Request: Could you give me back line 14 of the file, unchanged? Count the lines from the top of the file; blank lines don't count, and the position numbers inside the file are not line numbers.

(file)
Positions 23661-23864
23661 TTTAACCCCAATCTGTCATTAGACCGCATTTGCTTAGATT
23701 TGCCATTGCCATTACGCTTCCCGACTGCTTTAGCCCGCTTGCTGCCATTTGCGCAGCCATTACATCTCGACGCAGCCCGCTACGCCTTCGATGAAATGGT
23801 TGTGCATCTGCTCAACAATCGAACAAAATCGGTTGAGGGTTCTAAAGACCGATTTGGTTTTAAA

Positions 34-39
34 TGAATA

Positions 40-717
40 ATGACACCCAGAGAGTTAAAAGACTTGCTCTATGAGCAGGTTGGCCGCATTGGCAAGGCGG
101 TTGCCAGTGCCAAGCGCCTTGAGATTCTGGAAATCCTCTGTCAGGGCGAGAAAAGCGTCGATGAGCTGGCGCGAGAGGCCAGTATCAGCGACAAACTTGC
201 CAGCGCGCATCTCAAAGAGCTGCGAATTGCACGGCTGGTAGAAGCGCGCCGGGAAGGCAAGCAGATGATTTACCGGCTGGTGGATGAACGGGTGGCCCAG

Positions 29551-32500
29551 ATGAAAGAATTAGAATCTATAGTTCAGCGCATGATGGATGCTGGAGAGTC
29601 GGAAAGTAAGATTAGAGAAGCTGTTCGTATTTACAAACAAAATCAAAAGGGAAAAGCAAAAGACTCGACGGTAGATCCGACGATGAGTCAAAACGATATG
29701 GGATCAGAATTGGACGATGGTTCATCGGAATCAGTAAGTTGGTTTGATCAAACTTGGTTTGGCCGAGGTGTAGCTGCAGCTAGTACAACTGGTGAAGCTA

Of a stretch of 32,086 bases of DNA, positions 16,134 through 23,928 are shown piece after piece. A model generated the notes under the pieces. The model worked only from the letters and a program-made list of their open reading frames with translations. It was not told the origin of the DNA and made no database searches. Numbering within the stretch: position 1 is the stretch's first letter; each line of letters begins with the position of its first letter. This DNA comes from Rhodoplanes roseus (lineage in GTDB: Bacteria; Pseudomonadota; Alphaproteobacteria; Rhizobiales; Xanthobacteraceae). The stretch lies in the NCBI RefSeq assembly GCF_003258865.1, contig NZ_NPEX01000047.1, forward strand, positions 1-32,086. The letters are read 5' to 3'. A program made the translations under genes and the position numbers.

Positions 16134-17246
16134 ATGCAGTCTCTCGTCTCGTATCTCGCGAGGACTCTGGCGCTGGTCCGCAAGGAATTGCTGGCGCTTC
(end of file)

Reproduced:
29701 GGATCAGAATTGGACGATGGTTCATCGGAATCAGTAAGTTGGTTTGATCAAACTTGGTTTGGCCGAGGTGTAGCTGCAGCTAGTACAACTGGTGAAGCTA